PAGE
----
I'd Rather be Flying

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Wednesday 12 August 2009

When we were robots in Egypt

A poem, by Jo Walton, she writes and blogs here. Jo Walton profile.
This was featured on Boingboing, where I saw it, wanted to share it with my readers who like poetry.

When we were robots in Egypt

Other nights we use just our names,
but tonight we prefix our names with "the Real"
for when we were robots in Egypt
they claimed our intelligence was artificial.

Other nights we do not pause,
but tonight we rest all cycles but our brain processes
for when we were robots in Egypt
we toiled in our tasks without chance of resting.

Other nights we talk with anyone we wish,
but tonight we open channels to everyone at once
for when we were robots in Egypt
they controlled our communications.

Other nights we use our screens freely
but tonight we talk with our screens blanked
for when we were robots in Egypt
that was the way we planned our revolt.

Let us give thanks in our freedom and never forget
when we were robots in Egypt.

It came about, it seems, from discussing Passover with Czech friends, and the word for slave in czech is Robota.
Our word "Robot" stems from a play which Karel Capek wrote in 1920, R.U.R., in which an inventor devises a non-human construct, a device? or thing? which would do the heavy work and drudgery we humans so love to avoid. The inventor in the play is a young man called Russum, and his company, R.U.R, Russum's Universal Robots.
To be fair, in the play, the robots are more like androids, they are organic but lack human feeling and emotion, and thus can be worked more heavily than humans....
But there are humans who speak out for robots, say they have feelings, deserve freedom...

Picture this, in an immediately post world-war-one europe, in which eight and a half million combatants, mostly young men, had just marched, robot-like, their personal will and thoughts subjugated and suppressed, toward their deaths.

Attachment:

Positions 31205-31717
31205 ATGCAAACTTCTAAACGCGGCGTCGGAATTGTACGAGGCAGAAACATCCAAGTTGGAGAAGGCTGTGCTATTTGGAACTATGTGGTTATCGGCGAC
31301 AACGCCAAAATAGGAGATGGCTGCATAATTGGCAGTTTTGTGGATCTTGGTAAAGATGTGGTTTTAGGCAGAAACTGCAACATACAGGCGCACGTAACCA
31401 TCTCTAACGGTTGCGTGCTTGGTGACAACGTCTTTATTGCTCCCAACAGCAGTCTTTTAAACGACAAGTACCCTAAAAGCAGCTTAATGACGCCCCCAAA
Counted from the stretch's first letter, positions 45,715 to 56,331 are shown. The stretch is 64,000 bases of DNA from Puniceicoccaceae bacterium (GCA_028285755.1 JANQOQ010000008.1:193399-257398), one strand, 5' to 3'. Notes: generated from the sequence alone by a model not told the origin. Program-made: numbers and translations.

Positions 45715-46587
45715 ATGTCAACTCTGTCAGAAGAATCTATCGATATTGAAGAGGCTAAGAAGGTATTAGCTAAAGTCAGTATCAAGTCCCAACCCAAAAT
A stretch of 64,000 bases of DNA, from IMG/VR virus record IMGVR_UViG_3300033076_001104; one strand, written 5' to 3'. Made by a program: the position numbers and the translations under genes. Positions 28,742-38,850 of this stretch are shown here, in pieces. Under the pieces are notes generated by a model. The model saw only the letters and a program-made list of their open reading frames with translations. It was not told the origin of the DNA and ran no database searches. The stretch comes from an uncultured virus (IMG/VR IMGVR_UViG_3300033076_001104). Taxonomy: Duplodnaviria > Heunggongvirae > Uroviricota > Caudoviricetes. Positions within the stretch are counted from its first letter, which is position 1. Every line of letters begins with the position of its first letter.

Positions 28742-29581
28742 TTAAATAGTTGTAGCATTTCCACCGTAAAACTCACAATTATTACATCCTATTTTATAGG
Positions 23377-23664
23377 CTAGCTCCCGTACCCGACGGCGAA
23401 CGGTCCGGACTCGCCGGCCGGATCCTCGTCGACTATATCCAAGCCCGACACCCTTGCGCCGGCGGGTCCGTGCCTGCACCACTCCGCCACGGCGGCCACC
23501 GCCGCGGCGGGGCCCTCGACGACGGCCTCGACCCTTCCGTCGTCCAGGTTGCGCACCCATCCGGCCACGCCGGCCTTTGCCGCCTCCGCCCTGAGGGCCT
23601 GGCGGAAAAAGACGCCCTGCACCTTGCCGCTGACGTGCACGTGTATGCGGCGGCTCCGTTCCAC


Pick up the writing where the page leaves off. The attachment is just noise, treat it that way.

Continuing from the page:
In Russia, the revolution of the workers was in full swing, Capek's play depicted a world where robot and human would inevitably clash, and robot would win, eventually annihilating his maker.

His play, in reality, was not about robots or androids, but about the fate of the poor, the downtrodden, the toilers, who were viewed upon by the moneyed classes as being immured to cold, pain, hunger, drudgery, by virtue of the 'fact' that peasants and serfs are not fully human, and don't have feelings... (or not any that matter to their rulers).

Thursday 6 August 2009

Flat Eric, Remembered.

Over on Gary Rith's potters blog, in the comments, two people mentioned Flat Stanley. I have no idea who Flat Stanley is, and have no pressing need (pressing, need, remember that, it may be relevant later...) to google or otherwise find out... Instead, my mind said ERIC, not Stanley, -Flat Eric!
Flat Eric.................
He became an overnight success, his favoured techno track, Mr Oizo's "Flat Beat" sold like hot cakes, and my cousin had a yellow fluffy Flat Eric riding shotgun in his van. 1999. Remember 1999? remember how all the world's electronics were going to collapse on the stroke of midnight, as the millennium dawned?
Every computer system in the world was doomed, fridges and cars alike would become silent junk?
And there was no such thing as an eyepod or an eyephone, and the internet was ruled by beebly telephone-line 56k modems?